Rumors that Varian Associates is a takeover target drove that company's stock price up almost 10% on Wednesday.
A Varian spokesman said the company knows of no reason for the speculation and is not in any discussions with a prospective buyer, nor has it received any buyout offer.
Shares of the Palo Alto company, which just last week reported a $14.9-million loss for its fiscal year ended Oct. 3, rose $2.625 to close at $29 in New York Stock Exchange composite trading on Wednesday.
The speculation centered on a takeover bid of $31 a share for Varian--which would put the offer at more than $660 million for the company--and mentioned United Technologies as a possible buyer.
Although some analysts note that Varian's weakened condition might make it vulnerable to a takeover, others say it also diminishes the company's desirability.
United Technologies declined to comment on the speculation, citing company policy.
Gary Simpson, vice president at Varian, said: "There's been no offer, and no conversations (about a possible combination) that I'm aware of. There have been no developments."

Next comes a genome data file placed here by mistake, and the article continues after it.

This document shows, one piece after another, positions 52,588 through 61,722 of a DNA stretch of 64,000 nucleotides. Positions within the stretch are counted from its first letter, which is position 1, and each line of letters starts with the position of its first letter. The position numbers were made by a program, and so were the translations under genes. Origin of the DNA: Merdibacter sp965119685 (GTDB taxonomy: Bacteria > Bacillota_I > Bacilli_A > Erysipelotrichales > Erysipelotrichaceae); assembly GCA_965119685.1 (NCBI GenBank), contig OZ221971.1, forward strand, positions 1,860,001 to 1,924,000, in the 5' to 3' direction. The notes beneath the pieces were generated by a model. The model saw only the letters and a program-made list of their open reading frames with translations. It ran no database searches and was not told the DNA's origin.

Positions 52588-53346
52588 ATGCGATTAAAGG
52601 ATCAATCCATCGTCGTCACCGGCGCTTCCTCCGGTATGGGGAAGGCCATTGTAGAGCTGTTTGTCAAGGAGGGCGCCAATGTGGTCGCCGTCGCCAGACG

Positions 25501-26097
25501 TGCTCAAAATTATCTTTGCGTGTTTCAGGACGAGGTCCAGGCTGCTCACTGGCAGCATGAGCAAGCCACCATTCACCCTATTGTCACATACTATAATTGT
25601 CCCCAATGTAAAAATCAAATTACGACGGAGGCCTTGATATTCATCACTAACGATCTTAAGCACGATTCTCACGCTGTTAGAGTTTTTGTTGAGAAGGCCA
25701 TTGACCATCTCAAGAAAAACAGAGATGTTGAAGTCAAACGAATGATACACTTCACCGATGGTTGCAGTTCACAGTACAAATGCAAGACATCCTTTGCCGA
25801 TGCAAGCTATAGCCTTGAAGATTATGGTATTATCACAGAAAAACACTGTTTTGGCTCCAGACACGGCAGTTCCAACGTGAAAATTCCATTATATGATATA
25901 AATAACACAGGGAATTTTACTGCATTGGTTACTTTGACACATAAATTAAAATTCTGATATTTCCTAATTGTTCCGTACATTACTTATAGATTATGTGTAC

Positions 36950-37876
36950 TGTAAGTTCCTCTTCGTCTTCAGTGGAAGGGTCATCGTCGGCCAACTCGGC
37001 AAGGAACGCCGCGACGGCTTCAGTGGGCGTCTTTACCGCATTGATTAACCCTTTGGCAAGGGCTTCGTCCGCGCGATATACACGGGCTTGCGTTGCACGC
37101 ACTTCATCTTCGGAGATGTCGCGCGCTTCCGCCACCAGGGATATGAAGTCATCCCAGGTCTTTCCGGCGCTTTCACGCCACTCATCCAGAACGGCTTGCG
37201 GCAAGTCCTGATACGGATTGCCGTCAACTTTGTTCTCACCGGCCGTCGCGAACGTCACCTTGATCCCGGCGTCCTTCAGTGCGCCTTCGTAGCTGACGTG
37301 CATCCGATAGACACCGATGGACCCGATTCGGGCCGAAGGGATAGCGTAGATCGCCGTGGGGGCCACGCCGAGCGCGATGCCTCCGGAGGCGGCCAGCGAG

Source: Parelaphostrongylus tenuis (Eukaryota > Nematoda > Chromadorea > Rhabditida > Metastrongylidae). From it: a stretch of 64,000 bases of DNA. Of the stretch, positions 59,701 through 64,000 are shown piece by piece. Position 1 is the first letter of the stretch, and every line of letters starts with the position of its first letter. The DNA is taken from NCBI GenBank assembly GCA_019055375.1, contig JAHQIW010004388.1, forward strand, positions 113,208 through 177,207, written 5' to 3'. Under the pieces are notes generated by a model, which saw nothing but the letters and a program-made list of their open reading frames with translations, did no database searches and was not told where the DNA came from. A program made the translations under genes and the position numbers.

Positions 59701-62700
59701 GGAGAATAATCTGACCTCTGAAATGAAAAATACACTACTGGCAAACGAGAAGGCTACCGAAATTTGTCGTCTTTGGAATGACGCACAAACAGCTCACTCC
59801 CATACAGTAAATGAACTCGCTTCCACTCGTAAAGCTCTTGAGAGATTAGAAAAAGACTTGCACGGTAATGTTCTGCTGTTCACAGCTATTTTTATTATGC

If such an offer should materialize, Varian officials might be inclined to reject it as too low. Simpson noted that recently some analysts have recommended Varian's stock and estimated its value in the coming months in the $45-a-share range.
But some analysts who were questioned on Wednesday about Varian's appeal were skeptical. Peter Aseritis, a defense analyst with E. F. Hutton, called Varian a "mismanaged company" with earnings that are a "never-ending horror story."
Varian derives about a third of its revenue from government defense work. Among its businesses are a semiconductor division and an electronic devices group.
The downturn in the semiconductor industry and defense budget cuts have taken their toll on the company. In July, Varian announced a restructuring and a series of cost-cutting moves that included a 5% work force reduction and 10% pay cuts for its management.